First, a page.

While some members of the church with higher level positions have attempted to pass off the recent reporting from the grand jury in Pennsylvania as ‘old news’, it is not.  Yes, there are a lot of older cases that make up most examples.  But there are also newer cases and more recent attempts at burying these cases to preserve the church.   I have read the main body of the report and it’s clear that as cases were brought forth, the church leadership frequently attempted to avoid being held truly accountable for these abuses.  This behavior continued long after the exposure to the crisis by the Boston Globe and others.  They gave much more forgiveness to the priests than they gave support and healing to those they hurt.  They would use bullying tactics, payoffs with non-disclosure agreements, and even guilt about harming the church to the very families that were hurt by the church and then continue to support the priests even with active ministries.

In the Pennsylvania diocese alone, there were over three hundred priests who abused more than one thousand identified victims.  This is not an aberration in an otherwise healthy church hierarchy. Versions of this story continue to play out across the country and across the world.  The situations are slightly different, but one thing remains the same.  The church has largely escaped true accountability for breaking the law and for its sins.  It has also avoided true reform. Nobody should be above the law.  If I were the CFO of a company and I knew that people were embezzling and did nothing, you can be sure I would end up in jail when it came to light because to know and do nothing makes you part of the problem.  It’s against the law to not report child abuse when you know it.  The church didn’t just not report it, they actively engaged in hiding it.  This enabled countless thousands of additional abuses over the years.  And yet, we don’t see a whole lot of priests and more importantly bishops and cardinals in jail.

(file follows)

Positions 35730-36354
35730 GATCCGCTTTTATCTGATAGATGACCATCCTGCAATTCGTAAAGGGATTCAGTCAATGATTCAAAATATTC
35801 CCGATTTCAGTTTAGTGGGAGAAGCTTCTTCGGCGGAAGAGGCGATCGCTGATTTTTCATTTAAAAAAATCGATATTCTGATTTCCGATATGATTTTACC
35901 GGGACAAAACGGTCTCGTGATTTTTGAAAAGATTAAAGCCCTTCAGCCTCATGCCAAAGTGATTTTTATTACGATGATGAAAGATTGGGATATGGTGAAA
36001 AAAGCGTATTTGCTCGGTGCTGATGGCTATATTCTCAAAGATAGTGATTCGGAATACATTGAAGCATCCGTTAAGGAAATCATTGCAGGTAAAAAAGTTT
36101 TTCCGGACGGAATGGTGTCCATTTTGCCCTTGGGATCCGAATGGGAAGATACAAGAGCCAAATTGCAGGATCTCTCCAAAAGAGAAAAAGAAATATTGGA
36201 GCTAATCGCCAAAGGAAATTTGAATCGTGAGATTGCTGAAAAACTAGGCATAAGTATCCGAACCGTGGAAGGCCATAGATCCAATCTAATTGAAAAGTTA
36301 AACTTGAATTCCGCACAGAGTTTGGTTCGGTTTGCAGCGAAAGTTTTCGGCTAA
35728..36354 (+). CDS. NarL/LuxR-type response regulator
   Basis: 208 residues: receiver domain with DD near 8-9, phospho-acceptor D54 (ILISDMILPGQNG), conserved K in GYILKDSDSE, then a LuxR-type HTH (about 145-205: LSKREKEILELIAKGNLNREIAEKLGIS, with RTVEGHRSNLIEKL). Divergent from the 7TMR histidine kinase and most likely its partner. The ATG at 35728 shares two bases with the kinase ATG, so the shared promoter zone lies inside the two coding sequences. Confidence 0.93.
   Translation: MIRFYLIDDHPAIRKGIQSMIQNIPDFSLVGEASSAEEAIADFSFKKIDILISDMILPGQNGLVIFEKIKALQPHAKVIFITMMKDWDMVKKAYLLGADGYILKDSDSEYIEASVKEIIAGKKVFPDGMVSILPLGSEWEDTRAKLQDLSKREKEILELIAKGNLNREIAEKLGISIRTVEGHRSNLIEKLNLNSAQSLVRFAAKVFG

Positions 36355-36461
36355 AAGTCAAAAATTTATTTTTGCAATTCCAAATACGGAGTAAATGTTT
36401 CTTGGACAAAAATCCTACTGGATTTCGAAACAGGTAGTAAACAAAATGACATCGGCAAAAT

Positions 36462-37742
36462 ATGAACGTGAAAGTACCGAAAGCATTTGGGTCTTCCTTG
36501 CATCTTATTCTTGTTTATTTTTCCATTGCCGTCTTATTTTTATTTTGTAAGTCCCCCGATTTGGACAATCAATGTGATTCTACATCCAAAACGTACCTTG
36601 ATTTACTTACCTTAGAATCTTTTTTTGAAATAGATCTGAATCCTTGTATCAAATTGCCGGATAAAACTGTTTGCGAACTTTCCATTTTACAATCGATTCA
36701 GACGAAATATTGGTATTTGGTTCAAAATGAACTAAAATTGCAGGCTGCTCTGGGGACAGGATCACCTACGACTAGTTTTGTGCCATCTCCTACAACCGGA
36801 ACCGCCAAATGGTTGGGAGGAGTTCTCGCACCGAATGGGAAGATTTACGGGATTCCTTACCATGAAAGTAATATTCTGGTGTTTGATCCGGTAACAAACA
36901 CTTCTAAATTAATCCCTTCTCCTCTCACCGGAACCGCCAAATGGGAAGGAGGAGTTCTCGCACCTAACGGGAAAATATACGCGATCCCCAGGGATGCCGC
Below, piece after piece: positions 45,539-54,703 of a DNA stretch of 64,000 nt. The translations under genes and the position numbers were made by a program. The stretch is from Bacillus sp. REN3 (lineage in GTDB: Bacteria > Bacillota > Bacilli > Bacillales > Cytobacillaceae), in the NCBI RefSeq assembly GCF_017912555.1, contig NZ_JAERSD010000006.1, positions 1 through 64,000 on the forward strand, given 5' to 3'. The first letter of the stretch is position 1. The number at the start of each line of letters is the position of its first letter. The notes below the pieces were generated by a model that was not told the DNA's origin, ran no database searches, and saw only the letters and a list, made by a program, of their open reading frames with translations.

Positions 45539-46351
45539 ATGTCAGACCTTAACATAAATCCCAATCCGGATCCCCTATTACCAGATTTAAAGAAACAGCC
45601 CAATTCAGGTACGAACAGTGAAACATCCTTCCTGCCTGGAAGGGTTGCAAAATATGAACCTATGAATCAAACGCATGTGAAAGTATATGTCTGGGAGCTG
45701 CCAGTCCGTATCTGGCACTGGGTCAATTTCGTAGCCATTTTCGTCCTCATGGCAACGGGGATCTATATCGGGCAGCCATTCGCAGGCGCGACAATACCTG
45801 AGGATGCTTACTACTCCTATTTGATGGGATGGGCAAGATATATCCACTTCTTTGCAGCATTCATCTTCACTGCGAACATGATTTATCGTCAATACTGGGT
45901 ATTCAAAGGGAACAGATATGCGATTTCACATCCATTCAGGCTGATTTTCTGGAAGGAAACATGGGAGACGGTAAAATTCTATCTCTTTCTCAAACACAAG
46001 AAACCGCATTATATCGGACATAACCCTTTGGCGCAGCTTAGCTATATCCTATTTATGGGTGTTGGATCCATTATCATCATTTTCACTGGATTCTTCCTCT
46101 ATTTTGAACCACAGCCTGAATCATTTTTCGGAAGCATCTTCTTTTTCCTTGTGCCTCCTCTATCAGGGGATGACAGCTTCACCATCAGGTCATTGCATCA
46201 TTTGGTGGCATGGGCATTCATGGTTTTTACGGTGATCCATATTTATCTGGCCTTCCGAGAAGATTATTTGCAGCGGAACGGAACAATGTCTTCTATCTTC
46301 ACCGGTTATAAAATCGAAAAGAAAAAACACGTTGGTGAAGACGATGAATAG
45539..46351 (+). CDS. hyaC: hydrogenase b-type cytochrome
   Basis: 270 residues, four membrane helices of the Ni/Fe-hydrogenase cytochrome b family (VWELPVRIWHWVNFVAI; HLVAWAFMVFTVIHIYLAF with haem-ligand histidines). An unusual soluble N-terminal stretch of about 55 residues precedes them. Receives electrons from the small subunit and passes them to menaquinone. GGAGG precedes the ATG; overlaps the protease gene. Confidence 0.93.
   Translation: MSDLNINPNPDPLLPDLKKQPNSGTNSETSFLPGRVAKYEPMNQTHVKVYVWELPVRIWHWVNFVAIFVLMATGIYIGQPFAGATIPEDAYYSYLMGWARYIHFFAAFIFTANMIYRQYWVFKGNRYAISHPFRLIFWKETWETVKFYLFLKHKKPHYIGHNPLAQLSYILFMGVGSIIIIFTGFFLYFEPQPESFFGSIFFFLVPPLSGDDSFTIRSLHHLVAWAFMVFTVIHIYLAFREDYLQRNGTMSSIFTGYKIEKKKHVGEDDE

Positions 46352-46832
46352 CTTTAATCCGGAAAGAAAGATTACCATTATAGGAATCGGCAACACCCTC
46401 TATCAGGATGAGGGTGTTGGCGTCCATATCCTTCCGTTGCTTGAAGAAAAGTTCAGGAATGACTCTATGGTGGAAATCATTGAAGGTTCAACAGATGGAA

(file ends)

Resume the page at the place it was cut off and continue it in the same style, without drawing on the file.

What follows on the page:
At this point I have no faith the Catholic church is capable of managing itself in a way that gives the laity the same care and respect and love that it gives its deviant priests let alone putting them above them.  If Jesus drove the money changers out of the temple, how do you think he’d react when faced with this?  Jesus didn’t just get a little sick for our sins, he died for them.  He didn’t get assigned to another parish, he was hung on a cross.  This church that purports to represent Christ to us to the point where the priests can transform bread and wine into the body and blood of Christ has actively engaged in lie after lie, coverup after coverup, coercion after coercion to protect itself rather than deal with the abusers and support the victims.